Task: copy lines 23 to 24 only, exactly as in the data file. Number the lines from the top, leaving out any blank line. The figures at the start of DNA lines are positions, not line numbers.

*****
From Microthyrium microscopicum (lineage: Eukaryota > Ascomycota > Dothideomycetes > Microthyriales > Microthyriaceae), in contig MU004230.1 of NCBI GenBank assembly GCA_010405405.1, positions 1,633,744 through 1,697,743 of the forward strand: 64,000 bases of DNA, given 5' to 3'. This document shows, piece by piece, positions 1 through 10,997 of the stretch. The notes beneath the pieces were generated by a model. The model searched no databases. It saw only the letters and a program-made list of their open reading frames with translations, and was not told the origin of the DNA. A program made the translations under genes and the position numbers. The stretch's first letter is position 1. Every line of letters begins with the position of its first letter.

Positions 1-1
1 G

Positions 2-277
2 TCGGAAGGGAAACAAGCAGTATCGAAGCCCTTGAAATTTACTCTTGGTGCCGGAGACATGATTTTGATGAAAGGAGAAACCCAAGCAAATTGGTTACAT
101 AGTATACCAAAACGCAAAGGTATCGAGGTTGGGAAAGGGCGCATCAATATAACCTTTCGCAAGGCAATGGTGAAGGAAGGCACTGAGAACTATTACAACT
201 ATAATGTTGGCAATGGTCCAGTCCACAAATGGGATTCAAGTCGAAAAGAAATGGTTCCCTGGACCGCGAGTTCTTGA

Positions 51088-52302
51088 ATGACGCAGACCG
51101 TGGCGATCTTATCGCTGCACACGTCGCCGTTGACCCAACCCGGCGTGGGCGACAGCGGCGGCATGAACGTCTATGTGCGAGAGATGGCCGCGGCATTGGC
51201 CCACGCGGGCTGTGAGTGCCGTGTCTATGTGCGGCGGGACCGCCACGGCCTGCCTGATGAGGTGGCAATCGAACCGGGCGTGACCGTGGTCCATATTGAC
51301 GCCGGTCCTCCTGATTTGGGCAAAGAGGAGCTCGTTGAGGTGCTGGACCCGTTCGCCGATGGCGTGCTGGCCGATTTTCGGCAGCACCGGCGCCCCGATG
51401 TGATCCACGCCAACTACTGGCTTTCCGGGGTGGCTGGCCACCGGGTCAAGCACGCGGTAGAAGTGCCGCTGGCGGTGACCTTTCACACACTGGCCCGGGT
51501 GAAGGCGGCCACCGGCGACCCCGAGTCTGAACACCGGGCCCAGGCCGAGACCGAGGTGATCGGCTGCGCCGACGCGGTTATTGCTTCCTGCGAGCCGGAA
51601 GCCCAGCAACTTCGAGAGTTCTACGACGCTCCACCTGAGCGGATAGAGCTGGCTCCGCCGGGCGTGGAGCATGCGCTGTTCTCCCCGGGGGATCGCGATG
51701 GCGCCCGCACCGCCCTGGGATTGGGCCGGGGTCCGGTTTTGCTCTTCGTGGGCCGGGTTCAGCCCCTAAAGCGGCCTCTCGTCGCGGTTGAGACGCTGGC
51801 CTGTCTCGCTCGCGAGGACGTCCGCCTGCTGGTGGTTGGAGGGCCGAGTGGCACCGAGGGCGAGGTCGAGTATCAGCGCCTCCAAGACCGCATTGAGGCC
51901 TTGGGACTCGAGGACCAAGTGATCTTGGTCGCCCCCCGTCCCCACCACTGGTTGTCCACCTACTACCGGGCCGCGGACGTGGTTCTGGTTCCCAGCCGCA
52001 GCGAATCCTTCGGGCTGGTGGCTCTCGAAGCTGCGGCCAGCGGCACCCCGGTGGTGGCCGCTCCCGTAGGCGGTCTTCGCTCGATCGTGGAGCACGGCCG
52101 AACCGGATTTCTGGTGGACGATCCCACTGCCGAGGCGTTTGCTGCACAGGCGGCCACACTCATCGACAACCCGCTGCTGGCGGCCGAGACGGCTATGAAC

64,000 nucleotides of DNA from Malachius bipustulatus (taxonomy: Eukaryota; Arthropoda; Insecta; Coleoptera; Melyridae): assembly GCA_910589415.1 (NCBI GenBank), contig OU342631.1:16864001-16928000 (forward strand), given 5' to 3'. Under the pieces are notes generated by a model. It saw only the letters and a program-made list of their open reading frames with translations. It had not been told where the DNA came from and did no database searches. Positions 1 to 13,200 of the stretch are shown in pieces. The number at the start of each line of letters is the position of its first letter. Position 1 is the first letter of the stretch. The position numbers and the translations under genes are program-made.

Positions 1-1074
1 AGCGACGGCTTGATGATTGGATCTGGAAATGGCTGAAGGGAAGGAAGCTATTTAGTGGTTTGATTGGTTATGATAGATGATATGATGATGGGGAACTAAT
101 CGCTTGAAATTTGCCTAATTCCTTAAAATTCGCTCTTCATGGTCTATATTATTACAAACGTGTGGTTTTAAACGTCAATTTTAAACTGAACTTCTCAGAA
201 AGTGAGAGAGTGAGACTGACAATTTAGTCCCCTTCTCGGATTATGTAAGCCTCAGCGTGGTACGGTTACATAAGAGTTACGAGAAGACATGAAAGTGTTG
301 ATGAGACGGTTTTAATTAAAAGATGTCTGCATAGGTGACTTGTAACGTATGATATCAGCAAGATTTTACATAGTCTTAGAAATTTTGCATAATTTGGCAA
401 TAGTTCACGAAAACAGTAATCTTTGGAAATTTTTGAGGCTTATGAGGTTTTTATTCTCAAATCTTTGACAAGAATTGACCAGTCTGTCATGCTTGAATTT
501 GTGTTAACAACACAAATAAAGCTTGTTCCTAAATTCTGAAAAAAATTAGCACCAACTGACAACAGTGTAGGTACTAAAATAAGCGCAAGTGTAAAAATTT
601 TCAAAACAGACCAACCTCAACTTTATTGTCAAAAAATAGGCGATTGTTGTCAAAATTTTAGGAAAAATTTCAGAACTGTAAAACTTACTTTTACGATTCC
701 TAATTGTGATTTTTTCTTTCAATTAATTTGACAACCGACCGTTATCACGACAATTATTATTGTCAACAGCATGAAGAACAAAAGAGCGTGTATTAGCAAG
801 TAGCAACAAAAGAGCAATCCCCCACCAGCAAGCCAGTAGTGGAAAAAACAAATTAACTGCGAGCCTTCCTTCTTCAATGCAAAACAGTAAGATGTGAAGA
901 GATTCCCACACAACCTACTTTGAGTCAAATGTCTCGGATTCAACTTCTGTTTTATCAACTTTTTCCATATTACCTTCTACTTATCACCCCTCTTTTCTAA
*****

1 AGCGACGGCTTGATGATTGGATCTGGAAATGGCTGAAGGGAAGGAAGCTATTTAGTGGTTTGATTGGTTATGATAGATGATATGATGATGGGGAACTAAT
101 CGCTTGAAATTTGCCTAATTCCTTAAAATTCGCTCTTCATGGTCTATATTATTACAAACGTGTGGTTTTAAACGTCAATTTTAAACTGAACTTCTCAGAA